Enough is indeed enough. Not only do we have to deal with AR activists working tirelessly with media hacks and politicians to take away our rights as dog owners – irresponsible dog owners – out of greed, laziness, selfishness and lame ignorance feed the frenzy by flaunting their disrespect for society in a very public way.
It sounds like the commotion at the trial hotel was a lot like what you’d expect to see if a group of drunken frat boys or rugby players had stayed there – but these weren’t drunken kids, they were a group consisting mostly of sober, adult women with jobs and families.
I had recently begun to wonder if the emphasis of fun and frenzy over anything else in some agility circles would lead to problems in the sport. This situation certainly points to a need for competitors to learn more than a few things about responsibility, ethics and plain old-fashioned manners. If this kind of behavior becomes the norm – all breeds of dogs could eventually end up being banned.
Another thing I’d like to point out is that an out-of-control, barking, reactive dog who races around in a mindless frenzy is not a dog who is having a good time. I mean seriously, would you watch an over-tired toddler amped up on Mountain Dew and Cakesters run amok through the mall and remark how sweet and happy he looks? I think not. Yet people often look at a dog behaving in a similar way and gush about what fun he’s having.
A barking, leaping dog dog amped up on adrenaline is a lot like a poorly-behaved toddler throwing a tantrum. He doesn’t enjoy the behavior any more than the people around him do – he just hasn’t developed the self-control to deal with the situation he’s in yet – and he needs help from his human companion to learn it. Think about it, do you see Olympic athletes amp themselves up into a frenzy before they compete?
Agility is fun. It should be fun. But fun should never trump responsibility. I hope that the disrespectful people involved in this situation are caught and prosecuted and/or sued and that it serves as a warning to those who consider behaving this way in the future.
Traveling rural roads near my home this morning I passed one of the many small churches that dot the Midwestern countryside. The sign in front of it said “There is no Love without Courtesy.”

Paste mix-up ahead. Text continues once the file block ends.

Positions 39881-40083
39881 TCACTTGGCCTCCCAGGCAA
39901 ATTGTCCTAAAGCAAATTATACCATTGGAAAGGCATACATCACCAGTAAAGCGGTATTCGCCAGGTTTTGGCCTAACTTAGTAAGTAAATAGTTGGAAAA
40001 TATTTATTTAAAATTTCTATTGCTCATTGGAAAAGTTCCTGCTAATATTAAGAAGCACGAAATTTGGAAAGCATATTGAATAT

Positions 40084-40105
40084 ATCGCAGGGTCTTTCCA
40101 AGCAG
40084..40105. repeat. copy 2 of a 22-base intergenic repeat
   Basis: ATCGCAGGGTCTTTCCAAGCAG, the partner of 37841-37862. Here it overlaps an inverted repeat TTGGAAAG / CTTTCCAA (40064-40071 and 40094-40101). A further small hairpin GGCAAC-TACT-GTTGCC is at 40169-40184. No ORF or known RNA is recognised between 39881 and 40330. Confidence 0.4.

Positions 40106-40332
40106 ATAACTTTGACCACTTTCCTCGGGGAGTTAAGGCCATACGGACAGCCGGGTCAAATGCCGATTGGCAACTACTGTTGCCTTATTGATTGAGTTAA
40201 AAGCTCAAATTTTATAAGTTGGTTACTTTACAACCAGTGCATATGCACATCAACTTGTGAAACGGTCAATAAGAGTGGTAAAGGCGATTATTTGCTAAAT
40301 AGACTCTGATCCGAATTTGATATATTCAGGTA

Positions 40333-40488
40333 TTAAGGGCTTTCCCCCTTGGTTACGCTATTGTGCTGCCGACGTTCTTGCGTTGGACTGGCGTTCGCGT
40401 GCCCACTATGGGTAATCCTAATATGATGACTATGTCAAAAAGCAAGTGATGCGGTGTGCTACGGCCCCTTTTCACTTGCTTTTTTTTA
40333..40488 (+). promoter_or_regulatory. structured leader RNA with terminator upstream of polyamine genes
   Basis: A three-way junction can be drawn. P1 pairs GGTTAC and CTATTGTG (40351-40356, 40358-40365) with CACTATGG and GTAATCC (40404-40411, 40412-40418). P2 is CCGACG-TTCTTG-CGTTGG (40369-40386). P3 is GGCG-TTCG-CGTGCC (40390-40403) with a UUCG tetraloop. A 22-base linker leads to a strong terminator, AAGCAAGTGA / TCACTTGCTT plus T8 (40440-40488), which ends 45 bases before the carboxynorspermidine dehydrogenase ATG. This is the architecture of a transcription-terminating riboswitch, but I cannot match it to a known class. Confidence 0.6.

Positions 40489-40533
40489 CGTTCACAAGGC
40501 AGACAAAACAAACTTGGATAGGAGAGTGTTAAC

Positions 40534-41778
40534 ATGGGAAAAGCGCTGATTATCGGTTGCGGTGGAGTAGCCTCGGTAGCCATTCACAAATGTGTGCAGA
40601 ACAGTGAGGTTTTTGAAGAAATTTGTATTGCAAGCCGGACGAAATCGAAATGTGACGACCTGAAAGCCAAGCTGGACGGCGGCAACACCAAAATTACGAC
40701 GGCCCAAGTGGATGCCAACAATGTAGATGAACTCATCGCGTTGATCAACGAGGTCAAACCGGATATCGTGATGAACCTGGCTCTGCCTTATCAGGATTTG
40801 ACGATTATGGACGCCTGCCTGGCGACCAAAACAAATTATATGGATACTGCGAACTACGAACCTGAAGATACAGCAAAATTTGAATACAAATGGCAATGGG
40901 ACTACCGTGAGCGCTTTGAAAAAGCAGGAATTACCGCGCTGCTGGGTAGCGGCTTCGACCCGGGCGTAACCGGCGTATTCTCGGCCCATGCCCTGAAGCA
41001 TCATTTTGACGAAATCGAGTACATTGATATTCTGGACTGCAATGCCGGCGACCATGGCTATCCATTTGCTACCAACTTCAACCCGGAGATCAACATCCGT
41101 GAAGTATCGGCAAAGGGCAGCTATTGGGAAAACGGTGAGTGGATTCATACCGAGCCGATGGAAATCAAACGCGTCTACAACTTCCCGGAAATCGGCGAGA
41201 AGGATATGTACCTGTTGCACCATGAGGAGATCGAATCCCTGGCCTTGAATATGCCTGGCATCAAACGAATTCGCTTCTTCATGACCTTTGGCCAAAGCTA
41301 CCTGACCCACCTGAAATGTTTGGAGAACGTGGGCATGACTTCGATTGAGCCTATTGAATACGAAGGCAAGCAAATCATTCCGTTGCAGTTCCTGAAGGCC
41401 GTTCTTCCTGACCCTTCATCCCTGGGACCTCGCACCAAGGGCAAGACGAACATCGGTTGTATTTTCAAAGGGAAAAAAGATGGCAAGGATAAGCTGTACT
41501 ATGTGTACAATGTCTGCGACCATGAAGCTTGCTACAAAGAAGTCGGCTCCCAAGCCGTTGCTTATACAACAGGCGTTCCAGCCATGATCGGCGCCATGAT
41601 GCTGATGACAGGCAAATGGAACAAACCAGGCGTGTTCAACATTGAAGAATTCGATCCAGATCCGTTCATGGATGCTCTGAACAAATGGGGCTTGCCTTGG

Love isn’t expressed in our words or beliefs, but by our actions. It’s the little things we do—not the big ones—that define who we really are.
No, love can’t exist without courtesy, whether it’s expressed on four legs or two.
According to Peggy Post in “Emily Post’s Etiquette”, there are three bedrock principles to etiquette: respect, consideration and honesty. She goes on to say that courteous people are also observant, empathetic and flexible.
These sound to me exactly like the qualities I want to encourage in the human-dog relationship.
Unfortunately, as a trainer, what I all too often find are relationships that are not founded on mutual respect, consideration, observation, empathy and flexibility (in other words on common courtesy).
Rudeness runs on four legs as well as it does on two.
In today’s society many people incessantly give their dogs food, affection, toys and freedom without expecting anything in return. These overfed, under exercised, and under stimulated dogs are bored and looking for something to do. What they often discover is that rude behavior can fill the void by getting them attention. Even if it’s not positive attention.
Dogs are social creatures. They have an innate sense of the importance of courtesy. A large part of the communication and interaction we have with our dogs takes place within the rituals of our day to day life. These shared routines; including feeding, walking, playing, resting, and greeting; form the basis of our relationship.
And the only stable foundation for that relationship is – courtesy. Without it we don’t love, we just co-exist.